Volume 5, No. 3

Promoting Cooperation to Maintain and Enhance
Environmental Quality in the Gulf of Maine

Fall 2001
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Draining the river dry: Ipswich & Lamprey rivers
A decade of clean water action
Latest right whale efforts
Painting sacred grounds
Canada's best endangered species law
Salmon farmers, environmentalists' accord
Dam removal resources



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Top story

Draining the river dry:
As explosive growth strains the Ipswich in Massachusetts, New Hampshire's Lamprey may not be far behind

The Ipswich River and the price of urban sprawl
By Maureen Kelly

On the North Shore of Massachusetts, where the Ipswich River's quiet waters zigzag through Massachusetts Audubon's 2,800 acre wildlife sanctuary, the river appears untouched by the sprawling development that spreads from the Greater Boston area. Deer come to the riverbank to drink, turtles bask on logs, muskrats scurry at river's edge, and birds - from egrets to red-winged blackbirds - fly over the wetlands. From there, the river flows east to Ipswich and empties into Plum Island Sound. The estuary is part of the Great Marsh on the Atlantic flyway. more...

Photo at left: Fair skies over the Lamprey River in New Hampshire–for now.
Photo: Andi Rierden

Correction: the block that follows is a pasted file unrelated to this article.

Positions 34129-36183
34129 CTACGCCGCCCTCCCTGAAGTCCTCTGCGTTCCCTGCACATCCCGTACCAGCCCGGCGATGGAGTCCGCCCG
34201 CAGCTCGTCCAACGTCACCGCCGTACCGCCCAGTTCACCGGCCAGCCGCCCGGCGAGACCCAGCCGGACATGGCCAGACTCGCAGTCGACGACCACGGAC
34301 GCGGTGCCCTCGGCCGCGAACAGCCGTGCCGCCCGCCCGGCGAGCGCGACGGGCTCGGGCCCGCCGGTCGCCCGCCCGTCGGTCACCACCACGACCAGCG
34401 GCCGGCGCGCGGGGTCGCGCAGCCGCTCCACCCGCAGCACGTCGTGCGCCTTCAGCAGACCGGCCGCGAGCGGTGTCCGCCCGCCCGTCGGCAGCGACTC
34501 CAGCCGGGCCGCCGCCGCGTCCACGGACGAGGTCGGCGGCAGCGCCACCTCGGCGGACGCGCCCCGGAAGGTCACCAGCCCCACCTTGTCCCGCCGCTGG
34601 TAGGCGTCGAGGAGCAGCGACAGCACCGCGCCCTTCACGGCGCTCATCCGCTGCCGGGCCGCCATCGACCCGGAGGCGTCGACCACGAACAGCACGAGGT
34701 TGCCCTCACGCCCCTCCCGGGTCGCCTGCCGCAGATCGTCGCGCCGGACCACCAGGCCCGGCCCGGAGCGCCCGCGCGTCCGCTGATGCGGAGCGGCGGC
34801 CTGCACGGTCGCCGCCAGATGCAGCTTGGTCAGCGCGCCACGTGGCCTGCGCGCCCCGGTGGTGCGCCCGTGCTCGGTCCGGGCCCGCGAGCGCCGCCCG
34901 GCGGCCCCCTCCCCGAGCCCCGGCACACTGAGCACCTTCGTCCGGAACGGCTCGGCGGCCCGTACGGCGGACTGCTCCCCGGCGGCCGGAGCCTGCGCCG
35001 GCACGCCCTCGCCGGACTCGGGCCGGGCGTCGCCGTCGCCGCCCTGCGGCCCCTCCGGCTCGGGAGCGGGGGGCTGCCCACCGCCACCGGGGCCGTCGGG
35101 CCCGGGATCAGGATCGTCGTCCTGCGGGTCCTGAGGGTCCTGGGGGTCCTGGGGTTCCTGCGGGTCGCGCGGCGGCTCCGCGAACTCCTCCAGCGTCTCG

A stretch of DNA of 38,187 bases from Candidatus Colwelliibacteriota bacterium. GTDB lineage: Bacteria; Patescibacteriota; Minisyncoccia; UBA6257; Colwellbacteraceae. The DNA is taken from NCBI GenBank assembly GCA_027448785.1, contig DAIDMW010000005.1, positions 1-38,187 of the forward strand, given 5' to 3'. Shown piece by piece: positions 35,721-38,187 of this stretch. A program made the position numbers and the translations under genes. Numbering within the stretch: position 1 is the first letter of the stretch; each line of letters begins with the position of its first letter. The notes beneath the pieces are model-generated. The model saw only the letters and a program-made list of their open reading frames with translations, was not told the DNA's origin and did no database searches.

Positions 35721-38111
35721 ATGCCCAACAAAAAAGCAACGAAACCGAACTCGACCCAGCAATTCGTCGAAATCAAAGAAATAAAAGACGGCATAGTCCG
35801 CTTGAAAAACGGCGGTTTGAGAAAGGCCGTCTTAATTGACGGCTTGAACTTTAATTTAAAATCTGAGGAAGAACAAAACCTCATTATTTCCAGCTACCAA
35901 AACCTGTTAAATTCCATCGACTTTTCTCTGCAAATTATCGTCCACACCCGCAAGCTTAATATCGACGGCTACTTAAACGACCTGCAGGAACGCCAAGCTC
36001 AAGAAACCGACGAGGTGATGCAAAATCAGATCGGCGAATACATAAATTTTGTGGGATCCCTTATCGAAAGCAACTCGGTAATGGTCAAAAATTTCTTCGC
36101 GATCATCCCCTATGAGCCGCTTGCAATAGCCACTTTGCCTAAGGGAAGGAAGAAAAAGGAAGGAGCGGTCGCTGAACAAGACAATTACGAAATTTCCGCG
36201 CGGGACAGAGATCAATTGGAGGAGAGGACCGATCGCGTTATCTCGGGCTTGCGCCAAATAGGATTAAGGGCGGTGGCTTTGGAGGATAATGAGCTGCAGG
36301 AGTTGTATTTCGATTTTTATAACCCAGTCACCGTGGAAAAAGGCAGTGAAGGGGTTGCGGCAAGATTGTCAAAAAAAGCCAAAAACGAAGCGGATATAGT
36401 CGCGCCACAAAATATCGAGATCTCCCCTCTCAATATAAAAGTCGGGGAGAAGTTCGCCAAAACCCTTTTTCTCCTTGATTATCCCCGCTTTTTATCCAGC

Preserving the Lamprey before it's too late
By Andi Rierden, editor

The Great Bay in New Hampshire is one of the most ecologically sensitive nearshore environments in the Gulf of Maine. Encompassing a 200 square-mile area, the estuary is formed by the confluence of five rivers. The largest river, the Lamprey, is among the area's more pristine waterways, and plays a significant role in the bay's health. more...

A decade of clean water action
Coastal community programs have changed the way Atlantic Canadians think about their water

By Andi Rierden, editor

Water quality. It is a topic that generally stirs interest only when tragedies occur like the one in Walkerton, Ontario, last year, where seven people died of E. coli contamination. But long before Walkerton, and discoveries of the bacteria in wells across North America, the community-rooted Atlantic Coastal Action Programs (ACAP) were exposing the harsh truth about the region's strained watersheds and pushing for change. more...

Sean Brillant of ACAP St. John in New Brunswick stands near Marsh Creek, which is filled with toxic waste.

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